This week, I’ve decided to push the boat out and talk about the weather – but first let’s concentrate on 17th century weather.
As centuries go, it was a bit of a stinker. It started badly with much of the global climate sent into a volcanic winter when Mount Huaynaputina blew its top in Peru.
The impact on harvests across the world was severe. For instance, by 1603 a devastating famine had reduced the population of Russia by one-third – two million died.
The challenging weather continued to plague food production for many years. The 1600s were the last time the English experienced famine.
Some historians say it was in 1623, following two very wet years that caused successive harvests to fail.
Others think it was in the mid-1640s when a combination of war, drought and flood caused severe food shortages. The consequences went beyond empty larders.
As is often the way, hungry people tend to rise up, which in turn causes regime change. It’s no coincidence that in 1649 the English king lost his head.
The fall-out from bad weather and failed harvests expressed itself in other ways. One of the stranger developments was a rise in witch persecution, which reached a peak in the first half of the 17th century.
Shamefully, my own county of Essex saw scores of innocent women executed. Frequently, the charge was along the lines that the women had caused animals or crops to fail through their alleged curses.
In an age when the common folk were feeling edgy about where the next square meal might be coming from, wild accusations could touch superstitious nerves.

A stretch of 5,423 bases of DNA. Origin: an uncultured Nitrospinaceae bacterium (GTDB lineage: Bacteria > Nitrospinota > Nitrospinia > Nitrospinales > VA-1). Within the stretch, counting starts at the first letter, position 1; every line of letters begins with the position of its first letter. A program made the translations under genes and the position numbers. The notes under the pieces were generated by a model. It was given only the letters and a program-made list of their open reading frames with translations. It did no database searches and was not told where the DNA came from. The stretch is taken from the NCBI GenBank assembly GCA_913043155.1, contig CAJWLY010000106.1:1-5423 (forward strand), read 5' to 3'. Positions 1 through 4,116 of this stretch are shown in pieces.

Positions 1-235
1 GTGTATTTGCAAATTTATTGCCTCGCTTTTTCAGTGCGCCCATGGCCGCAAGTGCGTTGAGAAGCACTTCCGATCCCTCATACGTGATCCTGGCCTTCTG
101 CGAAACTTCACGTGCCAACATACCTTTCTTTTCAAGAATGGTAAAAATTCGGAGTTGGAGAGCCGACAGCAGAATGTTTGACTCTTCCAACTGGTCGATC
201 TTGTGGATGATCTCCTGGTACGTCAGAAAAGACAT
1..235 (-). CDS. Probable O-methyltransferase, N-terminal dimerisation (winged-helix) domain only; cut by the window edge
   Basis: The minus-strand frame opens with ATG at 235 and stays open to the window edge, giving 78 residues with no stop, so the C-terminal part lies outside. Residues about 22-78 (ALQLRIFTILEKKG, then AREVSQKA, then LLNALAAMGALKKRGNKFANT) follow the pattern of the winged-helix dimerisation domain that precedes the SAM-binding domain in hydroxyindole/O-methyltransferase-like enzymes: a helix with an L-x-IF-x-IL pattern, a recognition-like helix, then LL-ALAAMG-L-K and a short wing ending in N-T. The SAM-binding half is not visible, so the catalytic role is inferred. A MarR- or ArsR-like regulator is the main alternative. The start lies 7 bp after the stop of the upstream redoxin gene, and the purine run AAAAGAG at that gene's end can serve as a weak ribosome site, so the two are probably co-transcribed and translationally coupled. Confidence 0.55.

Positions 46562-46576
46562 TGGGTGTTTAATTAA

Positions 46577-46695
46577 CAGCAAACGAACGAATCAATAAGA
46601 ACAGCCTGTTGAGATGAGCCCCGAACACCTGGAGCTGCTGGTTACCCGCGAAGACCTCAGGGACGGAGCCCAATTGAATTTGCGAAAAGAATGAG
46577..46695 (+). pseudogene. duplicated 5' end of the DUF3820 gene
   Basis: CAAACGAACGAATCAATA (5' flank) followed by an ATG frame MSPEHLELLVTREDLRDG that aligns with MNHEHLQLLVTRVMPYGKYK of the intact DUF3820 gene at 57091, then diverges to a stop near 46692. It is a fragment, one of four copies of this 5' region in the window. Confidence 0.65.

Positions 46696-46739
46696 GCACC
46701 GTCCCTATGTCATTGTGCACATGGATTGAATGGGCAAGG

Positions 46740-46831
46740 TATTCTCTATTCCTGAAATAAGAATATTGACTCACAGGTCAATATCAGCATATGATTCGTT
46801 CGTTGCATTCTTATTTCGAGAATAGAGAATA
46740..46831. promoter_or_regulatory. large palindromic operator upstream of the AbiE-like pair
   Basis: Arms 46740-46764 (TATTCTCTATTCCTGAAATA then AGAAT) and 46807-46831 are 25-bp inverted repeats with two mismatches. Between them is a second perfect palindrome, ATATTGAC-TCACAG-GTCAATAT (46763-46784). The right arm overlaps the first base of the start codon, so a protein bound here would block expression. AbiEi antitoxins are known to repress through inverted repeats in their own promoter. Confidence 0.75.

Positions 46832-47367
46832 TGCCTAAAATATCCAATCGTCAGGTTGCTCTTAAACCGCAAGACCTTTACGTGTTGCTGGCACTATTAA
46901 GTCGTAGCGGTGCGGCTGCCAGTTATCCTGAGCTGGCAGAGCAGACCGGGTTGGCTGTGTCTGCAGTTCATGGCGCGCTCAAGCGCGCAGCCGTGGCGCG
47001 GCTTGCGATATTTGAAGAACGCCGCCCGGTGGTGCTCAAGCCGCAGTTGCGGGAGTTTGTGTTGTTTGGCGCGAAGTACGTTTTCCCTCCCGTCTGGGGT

So what has all this got to do with farming today? Firstly, I’d just like to reassure the good people of Essex that my mediocre harvest yields are more or less nothing to do with the fact Mrs Smith keeps a black cat.
But it is a reminder that throughout history when it comes to food production, the weather has the last laugh.
It’s also reminder that one of the triumphs of modern agriculture, is that it can still produce a food source in the face of adverse weather.
The severe weather that caused the failed harvests and famines in 17th century England, was no worse than the 2018 UK drought, followed by the excessive rainfall of the 2019 autumn.
In modern times, technology and farmer skill give us the ability to mitigate harvest failure. This is all the more remarkable given the increase in mouths to feed.
In England, where 500 years ago the peasantry struggled to feed five million souls, more than 50 million don’t go to bed hungry today, thanks to farming.
Similarly, the incidence of famine across the world has fallen dramatically over the last century in the face of a burgeoning population, which has increased tenfold in the last 300 years.
While it’s important to remember there are still millions who haven’t enough food, the progress of modern agriculture needs to be acknowledged and not taken for granted.
As many of the 500 million farmers across the globe battled the elements in 2019, it was the welfare and the survival of seven billion consumers that was at stake.